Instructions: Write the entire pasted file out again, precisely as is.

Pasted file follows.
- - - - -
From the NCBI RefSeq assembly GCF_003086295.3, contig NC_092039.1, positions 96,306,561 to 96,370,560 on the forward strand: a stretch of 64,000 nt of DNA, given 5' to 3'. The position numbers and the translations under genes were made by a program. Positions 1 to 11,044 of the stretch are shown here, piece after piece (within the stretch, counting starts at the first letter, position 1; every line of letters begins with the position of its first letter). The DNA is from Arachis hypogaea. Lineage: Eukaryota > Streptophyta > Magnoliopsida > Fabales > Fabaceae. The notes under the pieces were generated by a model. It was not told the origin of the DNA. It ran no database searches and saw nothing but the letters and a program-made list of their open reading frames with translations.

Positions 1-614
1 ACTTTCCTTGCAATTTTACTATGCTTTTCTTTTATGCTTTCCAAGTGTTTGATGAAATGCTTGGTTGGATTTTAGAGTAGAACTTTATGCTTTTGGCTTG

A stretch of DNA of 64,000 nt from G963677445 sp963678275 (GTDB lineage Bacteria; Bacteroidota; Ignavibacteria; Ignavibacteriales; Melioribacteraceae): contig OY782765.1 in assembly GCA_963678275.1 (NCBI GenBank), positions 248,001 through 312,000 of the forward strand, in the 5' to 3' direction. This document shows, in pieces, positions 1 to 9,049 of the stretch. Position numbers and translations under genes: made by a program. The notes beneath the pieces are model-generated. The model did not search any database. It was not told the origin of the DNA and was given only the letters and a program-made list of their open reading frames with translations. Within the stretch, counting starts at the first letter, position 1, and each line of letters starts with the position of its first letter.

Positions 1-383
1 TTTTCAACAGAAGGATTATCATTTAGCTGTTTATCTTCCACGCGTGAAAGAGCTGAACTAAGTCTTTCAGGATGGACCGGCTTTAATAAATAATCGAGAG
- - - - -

From the NCBI RefSeq assembly GCF_003086295.3, contig NC_092039.1, positions 96,306,561 to 96,370,560 on the forward strand: a stretch of 64,000 nt of DNA, given 5' to 3'. The position numbers and the translations under genes were made by a program. Positions 1 to 11,044 of the stretch are shown here, piece after piece (within the stretch, counting starts at the first letter, position 1; every line of letters begins with the position of its first letter). The DNA is from Arachis hypogaea. Lineage: Eukaryota > Streptophyta > Magnoliopsida > Fabales > Fabaceae. The notes under the pieces were generated by a model. It was not told the origin of the DNA. It ran no database searches and saw nothing but the letters and a program-made list of their open reading frames with translations.

Positions 1-614
1 ACTTTCCTTGCAATTTTACTATGCTTTTCTTTTATGCTTTCCAAGTGTTTGATGAAATGCTTGGTTGGATTTTAGAGTAGAACTTTATGCTTTTGGCTTG

A stretch of DNA of 64,000 nt from G963677445 sp963678275 (GTDB lineage Bacteria; Bacteroidota; Ignavibacteria; Ignavibacteriales; Melioribacteraceae): contig OY782765.1 in assembly GCA_963678275.1 (NCBI GenBank), positions 248,001 through 312,000 of the forward strand, in the 5' to 3' direction. This document shows, in pieces, positions 1 to 9,049 of the stretch. Position numbers and translations under genes: made by a program. The notes beneath the pieces are model-generated. The model did not search any database. It was not told the origin of the DNA and was given only the letters and a program-made list of their open reading frames with translations. Within the stretch, counting starts at the first letter, position 1, and each line of letters starts with the position of its first letter.

Positions 1-383
1 TTTTCAACAGAAGGATTATCATTTAGCTGTTTATCTTCCACGCGTGAAAGAGCTGAACTAAGTCTTTCAGGATGGACCGGCTTTAATAAATAATCGAGAG